Cytonuclear incompatibility contributes to incipient speciation

Barnard-Kubow, Karen, Biology - Graduate School of Arts and Sciences, University of Virginia
Galloway, Laura, Department of Biology, University of Virginia

Understanding how new species form is one of the central goals of evolutionary biology. While historically studies have focused on the role of nuclear genetic incompatibilities in speciation, cytonuclear incompatibilities have been proposed to be among the first genetic incompatibilities to arise, influencing the early stages of the speciation process. However, due to the lack of studies characterizing reproductive isolation at the intraspecific level, little is known regarding the role of cytonuclear incompatibilities at these early stages. The effect of cytonuclear incompatibility could be mitigated though biparental plastid inheritance, by increasing the likelihood of individuals inheriting a compatible chloroplast. Alternatively, accelerated plastid evolution could speed up the co-evolution of the plastid and nuclear genomes, increasing the propensity for cytonuclear incompatibility when crossing between populations. This dissertation uses Campanulastrum americanum as a system to study how biparental plastid inheritance and accelerated plastid evolution may impact the evolutionary dynamics of cytonuclear incompatibilities and their contribution to incipient speciation. Analysis of chloroplast and nuclear markers distinguished four geographically structured, genetically divergent lineages in C. americanum. Crossing studies found substantial reductions in germination and survival when crossing between these lineages. There was also evidence for cytonuclear incompatibility underlying reproductive isolation in survival, supporting the idea that cytonuclear incompatibilities arise early in the speciation process. However, reproductive isolation between divergent lineages appeared to be reduced in the Appalachians where these lineages are likely in secondary contact. In addition, analysis of plastid inheritance patterns found that C. americanum has biparental plastid inheritance, which in genetically-divergent crosses mitigates the impact of cytonuclear incompatibility on reproductive isolation, potentially slowing the speciation process. In contrast, analysis of plastid sequence divergence and polymorphism in C. americanum found evidence for increased nucleotide substitution rates acting at the among and within species level, suggesting that accelerated plastid evolution may facilitate the development of cytonuclear incompatibility in this species. Altogether, cytonuclear incompatibility appears to be contributing to incipient speciation in C. americanum, but the dynamics of this contribution are being influenced, often in opposing ways, by a variety of mechanisms, including gene flow, biparental plastid inheritance and accelerated plastid evolution.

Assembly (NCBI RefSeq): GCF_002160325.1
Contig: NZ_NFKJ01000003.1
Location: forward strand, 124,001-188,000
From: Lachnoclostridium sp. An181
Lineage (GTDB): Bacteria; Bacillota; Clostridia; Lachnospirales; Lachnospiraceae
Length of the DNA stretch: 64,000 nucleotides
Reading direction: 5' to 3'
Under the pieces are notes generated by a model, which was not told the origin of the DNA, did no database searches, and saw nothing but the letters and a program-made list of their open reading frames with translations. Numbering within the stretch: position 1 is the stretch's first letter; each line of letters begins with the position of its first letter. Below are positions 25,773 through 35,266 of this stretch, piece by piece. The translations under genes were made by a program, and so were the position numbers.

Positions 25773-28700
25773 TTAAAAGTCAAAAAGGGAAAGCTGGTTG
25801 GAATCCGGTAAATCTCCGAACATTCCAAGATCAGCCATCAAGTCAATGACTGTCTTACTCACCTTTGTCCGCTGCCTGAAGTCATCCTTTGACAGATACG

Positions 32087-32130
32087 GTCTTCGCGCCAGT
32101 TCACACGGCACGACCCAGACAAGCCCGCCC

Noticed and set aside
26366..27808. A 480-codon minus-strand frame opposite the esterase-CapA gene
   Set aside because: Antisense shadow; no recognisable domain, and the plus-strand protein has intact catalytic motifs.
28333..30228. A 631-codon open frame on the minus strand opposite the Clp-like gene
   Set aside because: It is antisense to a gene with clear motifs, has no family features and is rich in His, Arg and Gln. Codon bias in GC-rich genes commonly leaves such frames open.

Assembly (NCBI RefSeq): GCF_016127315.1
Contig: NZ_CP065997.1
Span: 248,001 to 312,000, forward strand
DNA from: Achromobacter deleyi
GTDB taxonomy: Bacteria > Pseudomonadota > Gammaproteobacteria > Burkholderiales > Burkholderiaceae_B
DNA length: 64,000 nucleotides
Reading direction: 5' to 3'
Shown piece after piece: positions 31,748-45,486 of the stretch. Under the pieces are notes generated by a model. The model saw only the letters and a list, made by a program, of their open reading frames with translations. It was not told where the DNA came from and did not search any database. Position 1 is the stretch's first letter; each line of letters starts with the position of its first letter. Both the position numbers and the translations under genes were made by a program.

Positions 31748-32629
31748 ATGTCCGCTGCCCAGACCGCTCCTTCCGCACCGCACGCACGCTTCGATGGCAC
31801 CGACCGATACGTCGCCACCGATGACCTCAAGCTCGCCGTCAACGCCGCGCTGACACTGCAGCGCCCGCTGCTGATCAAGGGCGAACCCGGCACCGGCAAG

PHD (Doctor of Philosophy)
evolution, speciation, cytonuclear incompatibility, reproductive isolation
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